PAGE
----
The author is ANZ’s senior economist Raymond Yeung
As an important element to re-balance the economy and promote consumption, China has vowed to double 2010’s GDP and per capita income for both rural and urban residents by 2020.
The 3rd Plenary Session of the 18th CCP Congress also decided to establish an "orderly fair income distribution condition" for China, aiming to lift the wage rates along with labor productivity as well as the share of wages in GDP.
We try to provide an overview of current wage conditions in China.
In nominal terms, average wages in China have grown from RMB12,373 per year in 2002 to RMB46,769 in 2012. This represents a 10-year CAGR of 14% but the growth rate lags behind nominal GDP growth (15.7%) in the same period.
For foreign investors, the wage profile of the private sector matters more than the national average. On average, foreign-funded entities needed to pay 15% premium to their staff.
Average annual wages paid by foreign firms was RMB55,888 in 2012, compared with RMB48,357 of state-owned enterprises.
However, in terms of wage growth, the state-owned sector reports a CAGR of 14.3% in the 10-year period of 2003-2012, higher than the pace of 11.5% for foreign-funded enterprises. The wage profile of SOEs has been catching up.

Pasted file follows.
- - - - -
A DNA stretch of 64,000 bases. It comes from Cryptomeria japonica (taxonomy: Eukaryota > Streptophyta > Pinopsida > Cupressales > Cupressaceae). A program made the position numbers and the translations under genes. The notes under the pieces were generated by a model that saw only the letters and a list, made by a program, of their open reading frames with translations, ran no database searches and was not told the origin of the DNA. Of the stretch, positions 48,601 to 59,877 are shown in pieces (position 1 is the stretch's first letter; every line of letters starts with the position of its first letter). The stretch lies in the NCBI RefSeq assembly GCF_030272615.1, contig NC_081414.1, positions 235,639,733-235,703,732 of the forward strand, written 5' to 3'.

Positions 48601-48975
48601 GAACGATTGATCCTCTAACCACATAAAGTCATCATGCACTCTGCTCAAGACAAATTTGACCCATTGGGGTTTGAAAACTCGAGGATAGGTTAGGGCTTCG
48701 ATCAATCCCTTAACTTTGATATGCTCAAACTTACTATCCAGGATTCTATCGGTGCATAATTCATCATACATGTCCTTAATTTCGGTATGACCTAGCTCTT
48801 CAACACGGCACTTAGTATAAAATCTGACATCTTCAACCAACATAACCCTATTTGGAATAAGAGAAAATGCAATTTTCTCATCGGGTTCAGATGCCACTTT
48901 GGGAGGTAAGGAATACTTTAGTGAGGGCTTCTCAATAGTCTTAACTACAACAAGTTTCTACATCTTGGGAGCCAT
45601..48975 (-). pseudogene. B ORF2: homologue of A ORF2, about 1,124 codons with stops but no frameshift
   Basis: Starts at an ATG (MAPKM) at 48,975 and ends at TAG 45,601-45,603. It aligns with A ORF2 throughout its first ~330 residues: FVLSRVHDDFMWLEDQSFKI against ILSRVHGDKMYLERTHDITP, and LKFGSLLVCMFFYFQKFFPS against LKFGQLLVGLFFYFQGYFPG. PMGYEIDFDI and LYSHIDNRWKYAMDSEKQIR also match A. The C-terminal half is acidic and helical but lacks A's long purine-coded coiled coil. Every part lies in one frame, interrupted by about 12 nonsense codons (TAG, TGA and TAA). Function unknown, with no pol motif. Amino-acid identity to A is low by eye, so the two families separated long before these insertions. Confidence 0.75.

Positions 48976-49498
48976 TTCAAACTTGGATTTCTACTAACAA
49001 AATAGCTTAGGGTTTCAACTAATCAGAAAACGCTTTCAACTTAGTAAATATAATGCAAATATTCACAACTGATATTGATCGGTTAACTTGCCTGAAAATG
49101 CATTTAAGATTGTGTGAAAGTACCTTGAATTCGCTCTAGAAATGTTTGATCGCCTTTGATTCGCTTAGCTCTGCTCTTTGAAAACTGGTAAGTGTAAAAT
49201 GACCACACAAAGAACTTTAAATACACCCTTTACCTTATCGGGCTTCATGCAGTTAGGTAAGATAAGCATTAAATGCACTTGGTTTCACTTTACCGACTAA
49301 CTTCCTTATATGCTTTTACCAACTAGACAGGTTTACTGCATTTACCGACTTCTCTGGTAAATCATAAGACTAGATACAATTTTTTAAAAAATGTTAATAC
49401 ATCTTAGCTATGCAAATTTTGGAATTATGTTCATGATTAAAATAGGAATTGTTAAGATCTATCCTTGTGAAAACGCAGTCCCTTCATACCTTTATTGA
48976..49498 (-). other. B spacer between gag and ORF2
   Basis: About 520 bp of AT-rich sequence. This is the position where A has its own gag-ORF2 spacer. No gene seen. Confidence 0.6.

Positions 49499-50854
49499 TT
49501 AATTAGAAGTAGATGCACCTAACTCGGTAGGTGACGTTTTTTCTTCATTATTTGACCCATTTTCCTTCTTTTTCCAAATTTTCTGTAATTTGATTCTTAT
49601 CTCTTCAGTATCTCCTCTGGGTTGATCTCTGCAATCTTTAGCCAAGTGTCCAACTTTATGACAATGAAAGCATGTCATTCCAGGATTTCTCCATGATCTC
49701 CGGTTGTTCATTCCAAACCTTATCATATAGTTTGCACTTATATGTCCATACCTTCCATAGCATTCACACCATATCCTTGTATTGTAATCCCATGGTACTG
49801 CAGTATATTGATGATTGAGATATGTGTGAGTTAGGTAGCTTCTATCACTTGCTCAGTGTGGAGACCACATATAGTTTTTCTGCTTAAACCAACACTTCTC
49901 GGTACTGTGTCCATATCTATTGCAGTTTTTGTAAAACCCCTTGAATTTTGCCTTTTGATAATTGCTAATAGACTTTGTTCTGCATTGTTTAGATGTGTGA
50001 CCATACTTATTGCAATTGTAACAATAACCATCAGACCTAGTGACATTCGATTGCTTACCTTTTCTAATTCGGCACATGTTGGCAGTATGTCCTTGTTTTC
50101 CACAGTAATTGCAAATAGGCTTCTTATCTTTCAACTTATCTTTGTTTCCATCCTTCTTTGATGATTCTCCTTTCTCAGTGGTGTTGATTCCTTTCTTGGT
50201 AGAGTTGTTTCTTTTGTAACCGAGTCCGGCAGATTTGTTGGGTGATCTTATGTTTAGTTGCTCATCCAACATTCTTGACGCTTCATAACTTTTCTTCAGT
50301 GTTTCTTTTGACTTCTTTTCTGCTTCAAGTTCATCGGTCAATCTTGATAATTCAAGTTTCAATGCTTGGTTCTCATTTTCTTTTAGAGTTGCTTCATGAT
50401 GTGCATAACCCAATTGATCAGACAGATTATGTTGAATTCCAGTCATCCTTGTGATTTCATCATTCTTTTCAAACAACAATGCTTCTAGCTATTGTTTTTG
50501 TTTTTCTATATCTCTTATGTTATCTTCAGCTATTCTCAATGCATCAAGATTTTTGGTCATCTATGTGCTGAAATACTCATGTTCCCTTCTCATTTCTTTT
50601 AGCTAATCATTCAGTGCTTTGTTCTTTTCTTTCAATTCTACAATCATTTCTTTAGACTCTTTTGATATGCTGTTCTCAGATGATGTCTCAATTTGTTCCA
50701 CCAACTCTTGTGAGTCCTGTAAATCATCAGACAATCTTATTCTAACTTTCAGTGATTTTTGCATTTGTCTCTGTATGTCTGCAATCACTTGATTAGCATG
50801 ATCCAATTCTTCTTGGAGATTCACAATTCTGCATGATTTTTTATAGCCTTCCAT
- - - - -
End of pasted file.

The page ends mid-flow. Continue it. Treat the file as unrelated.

There is evidence that the less affluent provinces witnessed strong rate wage from their lower base. In terms of private enterprises, the wage in Gansu saw a 25% increase in 2012, followed by Shanxi, Gaungxi, Fujian and Shaanxi.
An annual increment of 20% to 25% was seen in these provinces. This is in line with many anecdotes that some coastal provinces have had difficulties in retaining and attracting labor in recent years.
China also lifted minimum wage in order to bridge the income gap. The headline policy is for local provinces to set their minimum wage to 40% of the local average wage.
Jiangxi saw the highest rise in minimum wage of 41% in 2013. Shenzhen and Shanghai topped the league in terms of minimum wage, although the level of RMB1,500 per month can barely cover the cost of living in those cities.
(The article has been edited for clarity)